Okay, this is partly the source text's fault, because I felt like this "sequel" just committed blatant character assassination on basically everybody I love in the original story (I mean, who in their right mind makes Col. Fitzwilliam suddenly be this big jerk? That's just uncool). I couldn't even bring myself to watch the entire thing with my whole attention because I disliked it that much. This Darcy did not appeal to me whatsoever -- I think in general the actor's not a bad-looking guy, but I did not find him at all attractive as Darcy. There was no chemistry with his Elizabeth (their marriage is apparently on the rocks here, which also bugs me to no end). He was back to being a jerky snob through much of it, which meant he had to go through the exact same character development that he did in Pride and Prejudice, which is just a yawn when that story has already been told. Just. Didn't. Work. Blech.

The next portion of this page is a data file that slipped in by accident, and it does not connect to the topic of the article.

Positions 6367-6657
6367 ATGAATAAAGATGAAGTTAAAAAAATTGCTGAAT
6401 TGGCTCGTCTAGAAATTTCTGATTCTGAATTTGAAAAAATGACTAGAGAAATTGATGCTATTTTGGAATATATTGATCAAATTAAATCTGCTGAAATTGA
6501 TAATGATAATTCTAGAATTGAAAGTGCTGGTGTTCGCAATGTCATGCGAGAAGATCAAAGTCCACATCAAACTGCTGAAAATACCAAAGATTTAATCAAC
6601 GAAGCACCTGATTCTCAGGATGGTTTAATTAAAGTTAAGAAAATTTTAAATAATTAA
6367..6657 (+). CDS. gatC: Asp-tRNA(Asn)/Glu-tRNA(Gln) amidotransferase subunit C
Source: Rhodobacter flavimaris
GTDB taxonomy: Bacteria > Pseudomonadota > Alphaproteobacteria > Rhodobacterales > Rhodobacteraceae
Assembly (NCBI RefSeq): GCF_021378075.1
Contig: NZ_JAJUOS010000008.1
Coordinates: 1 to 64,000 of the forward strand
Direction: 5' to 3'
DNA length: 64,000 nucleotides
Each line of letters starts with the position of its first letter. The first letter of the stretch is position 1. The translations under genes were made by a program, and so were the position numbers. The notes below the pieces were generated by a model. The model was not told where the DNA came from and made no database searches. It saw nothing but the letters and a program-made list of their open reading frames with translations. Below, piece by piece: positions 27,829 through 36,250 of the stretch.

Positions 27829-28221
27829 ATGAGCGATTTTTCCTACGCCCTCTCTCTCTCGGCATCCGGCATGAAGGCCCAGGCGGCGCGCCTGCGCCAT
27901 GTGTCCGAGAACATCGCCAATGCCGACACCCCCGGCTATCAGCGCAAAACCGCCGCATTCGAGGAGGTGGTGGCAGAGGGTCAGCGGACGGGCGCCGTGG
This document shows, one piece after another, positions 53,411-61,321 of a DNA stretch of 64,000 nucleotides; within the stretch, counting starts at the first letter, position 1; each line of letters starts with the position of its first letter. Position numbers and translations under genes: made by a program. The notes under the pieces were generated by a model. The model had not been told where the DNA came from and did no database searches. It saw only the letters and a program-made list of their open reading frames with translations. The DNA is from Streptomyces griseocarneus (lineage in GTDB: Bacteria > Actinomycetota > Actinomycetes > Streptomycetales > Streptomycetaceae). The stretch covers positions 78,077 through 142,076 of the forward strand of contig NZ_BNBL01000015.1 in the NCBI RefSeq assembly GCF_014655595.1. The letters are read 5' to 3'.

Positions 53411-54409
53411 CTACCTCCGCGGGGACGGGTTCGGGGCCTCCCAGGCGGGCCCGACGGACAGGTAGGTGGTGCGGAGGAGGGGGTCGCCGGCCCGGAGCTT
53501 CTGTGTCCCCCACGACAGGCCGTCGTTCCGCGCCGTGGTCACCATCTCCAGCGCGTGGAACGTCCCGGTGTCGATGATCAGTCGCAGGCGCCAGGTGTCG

#10 David Rintoul, Pride and Prejudice (1980)

It kind of hurts my heart to rank a Darcy from a straight period adaptation so low, but let's face it: this guy is nothing BUT stiff. Yeah, Darcy's a haughty fellow, but this guy barely changes his face. The text of this adaptation is the truest to the book, but that does not work in its favor; it makes it boring. I don't find his looks particularly alluring, and even when he's established as the good guy and is attempting to smile, it seems so incredibly forced. He's reading the lines but with a plastered smile on his face that doesn't ring true. Stiff as a board, and never seems like he can do anything but stare with his perfect, perfect posture.

#9 Martin Henderson, Bride and Prejudice